International authorities not surprised by AI changes
International authorities say that it will not come as
a surprise if reports of a new 'Fujian-like' sublineage of avian influenza
identified recently are confirmed as being accurate, and they have urged
increased surveillance when vaccinating.
While there is a wide variety of avian influenza strains in animals, and
influenza viruses in general have a high rate of change from season to season
and from year to year, OIE Director-General Bernard Vallat and FAO's Chief
Veterinary Officer Joseph Domenech warn that with new antigens developing
continually in avian influenza viruses, vaccines currently in use for poultry
need to be assessed regularly.
Vaccination remains part of the FAO-OIE strategy to contain avian
and both organisations say that vaccination campaigns should be
applied appropriately and carefully monitored according to FAO and OIE technical
guidelines, including the use of a cold chain in order to protect the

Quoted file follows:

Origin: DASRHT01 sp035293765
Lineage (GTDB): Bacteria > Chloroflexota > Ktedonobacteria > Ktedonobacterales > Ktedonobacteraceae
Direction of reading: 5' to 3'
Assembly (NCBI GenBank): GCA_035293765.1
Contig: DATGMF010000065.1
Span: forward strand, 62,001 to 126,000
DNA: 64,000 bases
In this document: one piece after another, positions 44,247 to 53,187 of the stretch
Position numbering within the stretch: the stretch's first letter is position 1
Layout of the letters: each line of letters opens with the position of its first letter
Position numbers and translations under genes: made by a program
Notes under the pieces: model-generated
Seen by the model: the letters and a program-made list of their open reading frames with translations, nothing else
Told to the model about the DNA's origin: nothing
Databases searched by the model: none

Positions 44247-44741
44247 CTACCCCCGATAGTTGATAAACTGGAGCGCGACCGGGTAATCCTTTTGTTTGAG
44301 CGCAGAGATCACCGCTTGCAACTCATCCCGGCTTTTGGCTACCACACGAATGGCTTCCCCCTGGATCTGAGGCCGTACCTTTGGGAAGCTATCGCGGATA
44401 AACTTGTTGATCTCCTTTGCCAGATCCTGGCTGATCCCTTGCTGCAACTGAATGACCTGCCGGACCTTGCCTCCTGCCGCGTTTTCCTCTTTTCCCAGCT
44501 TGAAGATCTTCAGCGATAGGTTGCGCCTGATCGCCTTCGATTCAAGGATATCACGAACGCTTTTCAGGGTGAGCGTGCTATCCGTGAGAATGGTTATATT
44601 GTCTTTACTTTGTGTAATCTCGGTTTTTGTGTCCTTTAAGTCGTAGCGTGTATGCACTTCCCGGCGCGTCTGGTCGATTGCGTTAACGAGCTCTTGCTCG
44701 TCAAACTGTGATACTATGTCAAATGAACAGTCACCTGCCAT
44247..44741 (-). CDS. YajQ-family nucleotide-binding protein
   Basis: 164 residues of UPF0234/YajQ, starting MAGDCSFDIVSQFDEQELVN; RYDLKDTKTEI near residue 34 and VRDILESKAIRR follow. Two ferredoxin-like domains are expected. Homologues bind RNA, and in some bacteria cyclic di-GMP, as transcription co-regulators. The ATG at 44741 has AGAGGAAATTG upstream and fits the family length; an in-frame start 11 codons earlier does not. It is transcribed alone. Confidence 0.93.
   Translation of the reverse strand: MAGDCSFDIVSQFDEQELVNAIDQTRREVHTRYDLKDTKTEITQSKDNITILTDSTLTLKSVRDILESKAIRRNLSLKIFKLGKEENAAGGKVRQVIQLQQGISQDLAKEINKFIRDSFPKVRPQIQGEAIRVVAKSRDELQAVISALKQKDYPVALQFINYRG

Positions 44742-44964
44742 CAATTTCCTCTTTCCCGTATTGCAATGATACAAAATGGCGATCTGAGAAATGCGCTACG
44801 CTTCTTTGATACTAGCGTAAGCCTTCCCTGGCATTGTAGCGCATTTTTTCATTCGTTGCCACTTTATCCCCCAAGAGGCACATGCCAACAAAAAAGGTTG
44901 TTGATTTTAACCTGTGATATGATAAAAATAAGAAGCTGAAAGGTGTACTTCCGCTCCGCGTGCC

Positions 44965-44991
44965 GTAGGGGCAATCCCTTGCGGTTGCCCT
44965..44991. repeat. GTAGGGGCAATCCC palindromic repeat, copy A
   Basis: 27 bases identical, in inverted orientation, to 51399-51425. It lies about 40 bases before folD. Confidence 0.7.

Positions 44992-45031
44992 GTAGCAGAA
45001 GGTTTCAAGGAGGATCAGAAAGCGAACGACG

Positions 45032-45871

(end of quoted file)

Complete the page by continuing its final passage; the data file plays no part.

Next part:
Vaccination must be carried out along with other disease control measures,
such as improved hygiene on the farm, animal movement management or market
inspection and culling in case of outbreaks, said Dr. Domenech.
FAO, the OIE and a myriad of scientific experts on avian influenza have
repeatedly called upon scientists around the world to share their findings and
virus strains in a timely and transparent fashion. The OIE/FAO Avian Influenza Laboratory
is a platform where member countries and scientists can share
valuable information with the international veterinary and medical community.
To comment, login here
Or register to be able to comment.